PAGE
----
TY - CHAP
T1 - Computational Methodology for Optimal Design of Additive Layer Manufactured Turbine Bracket
AU - Levatti, H. U.
AU - Innocente, Mauro Sebastian
AU - Morgan, H. D.
AU - Cherry, J.
AU - Lavery, N. P.
AU - Mehmood, S.
AU - Cameron, I.
AU - Sienz, J.
PY - 2014
Y1 - 2014
N2 - The design of critical components for aircrafts, cars or any other kind of machinery today is
typically subject to two conflicting objectives, namely the maximisation of strength and the
minimisation of weight. The conflicting nature of these two objectives makes it impossible to
obtain a design that is optimal for both. The most common approach aiming for a single
objective optimisation problem in aerospace is to maintain the weight minimisation as the
objective, whilst setting strength requirements as constraints to be satisfied. However,
manufacturing methods incorporate additional restrictions for an optimal design to be
considered feasible, even when satisfying all constraints in the formulation of the
optimisation problem. In this context, Additive Layer Manufacturing adds remarkably higher
flexibility to the manufacturability of shape designs when compared with traditional
processes. It is fair to note, however, that there are still some restrictions such as the
infeasibility of building unsupported layers forming angles smaller than 45 degrees with
respect to the underlying one.
Nowadays, it is common practice to use a set of software tools to deal with these kinds of
problems, namely Computer Aided Design (CAD), Finite Element Analysis (FEA), and
optimisation packages. The adequate use of these tools results in an increase in efficiency
and quality of the final product. In this paper, a case study was undertaken consisting of a
turbine bracket from a General Electric challenge (Figure 5). A computational methodology
is used, which consists of a topology optimisation considering an isotropic material at first
instance, followed by the manual refinement of the resulting shape taking into account the
manufacturability requirements. To this end, we used SolidWorks®2013 for the CAD, Ansys
Workbench®14.0 for the FEA, and HyperWorks®11 for the topology optimisation. A future
methodology will incorporate the automation of the shape optimisation stage, and perhaps
the inclusion of the manufacturability restriction within the optimisation formulation.
AB - The design of critical components for aircrafts, cars or any other kind of machinery today is
typically subject to two conflicting objectives, namely the maximisation of strength and the
minimisation of weight. The conflicting nature of these two objectives makes it impossible to
obtain a design that is optimal for both. The most common approach aiming for a single
objective optimisation problem in aerospace is to maintain the weight minimisation as the
objective, whilst setting strength requirements as constraints to be satisfied. However,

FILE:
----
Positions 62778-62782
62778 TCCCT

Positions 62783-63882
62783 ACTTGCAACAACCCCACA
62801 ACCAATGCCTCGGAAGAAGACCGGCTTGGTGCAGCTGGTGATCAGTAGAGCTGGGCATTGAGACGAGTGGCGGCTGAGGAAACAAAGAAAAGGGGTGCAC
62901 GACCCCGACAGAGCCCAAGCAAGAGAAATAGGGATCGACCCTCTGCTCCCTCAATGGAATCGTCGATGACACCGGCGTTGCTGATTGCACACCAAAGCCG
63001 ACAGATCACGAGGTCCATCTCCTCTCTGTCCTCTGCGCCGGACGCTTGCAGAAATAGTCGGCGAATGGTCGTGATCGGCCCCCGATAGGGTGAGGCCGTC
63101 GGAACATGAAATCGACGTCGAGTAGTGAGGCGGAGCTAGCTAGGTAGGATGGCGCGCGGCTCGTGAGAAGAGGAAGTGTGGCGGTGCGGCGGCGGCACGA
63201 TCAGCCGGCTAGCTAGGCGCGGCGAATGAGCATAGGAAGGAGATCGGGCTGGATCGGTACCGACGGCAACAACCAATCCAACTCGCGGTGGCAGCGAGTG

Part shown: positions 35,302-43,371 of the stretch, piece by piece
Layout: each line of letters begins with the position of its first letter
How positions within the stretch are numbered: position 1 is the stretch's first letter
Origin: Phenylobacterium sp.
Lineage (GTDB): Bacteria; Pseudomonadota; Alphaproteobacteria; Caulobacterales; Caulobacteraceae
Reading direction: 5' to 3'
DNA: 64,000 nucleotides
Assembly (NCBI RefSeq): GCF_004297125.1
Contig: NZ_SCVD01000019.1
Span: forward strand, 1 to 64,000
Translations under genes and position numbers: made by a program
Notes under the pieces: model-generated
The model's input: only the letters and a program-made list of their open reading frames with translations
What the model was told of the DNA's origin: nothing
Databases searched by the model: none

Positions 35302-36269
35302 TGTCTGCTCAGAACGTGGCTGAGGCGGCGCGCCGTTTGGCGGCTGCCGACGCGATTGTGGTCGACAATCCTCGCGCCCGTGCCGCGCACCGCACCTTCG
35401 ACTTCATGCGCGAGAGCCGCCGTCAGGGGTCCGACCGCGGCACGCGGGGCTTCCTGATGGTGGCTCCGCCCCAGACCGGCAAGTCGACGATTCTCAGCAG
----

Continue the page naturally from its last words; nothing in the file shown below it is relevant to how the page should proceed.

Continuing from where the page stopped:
manufacturing methods incorporate additional restrictions for an optimal design to be
considered feasible, even when satisfying all constraints in the formulation of the
optimisation problem. In this context, Additive Layer Manufacturing adds remarkably higher
flexibility to the manufacturability of shape designs when compared with traditional
processes. It is fair to note, however, that there are still some restrictions such as the
infeasibility of building unsupported layers forming angles smaller than 45 degrees with
respect to the underlying one.
Nowadays, it is common practice to use a set of software tools to deal with these kinds of
problems, namely Computer Aided Design (CAD), Finite Element Analysis (FEA), and
optimisation packages. The adequate use of these tools results in an increase in efficiency
and quality of the final product. In this paper, a case study was undertaken consisting of a
turbine bracket from a General Electric challenge (Figure 5). A computational methodology
is used, which consists of a topology optimisation considering an isotropic material at first
instance, followed by the manual refinement of the resulting shape taking into account the
manufacturability requirements. To this end, we used SolidWorks®2013 for the CAD, Ansys
Workbench®14.0 for the FEA, and HyperWorks®11 for the topology optimisation. A future
methodology will incorporate the automation of the shape optimisation stage, and perhaps
the inclusion of the manufacturability restriction within the optimisation formulation.
M3 - Chapter
SN - 978-0-9561516-5-0
SN - 978-0-9561516-6-7
SN - 978-0-9561516-4-3
VL - 1
SP - 641
EP - 652
BT - KES Transactions on Sustainable Design and Manufacturing
A2 - Setchi, R.
A2 - Howlett, R. J.
A2 - Naim, M.
A2 - Sienz, J.
PB - Future Technology Press
CY - England, UK
T2 - International Conference on Sustainable Design and Manufacturing
Y2 - 28 April 2015 through 30 April 2015
ER -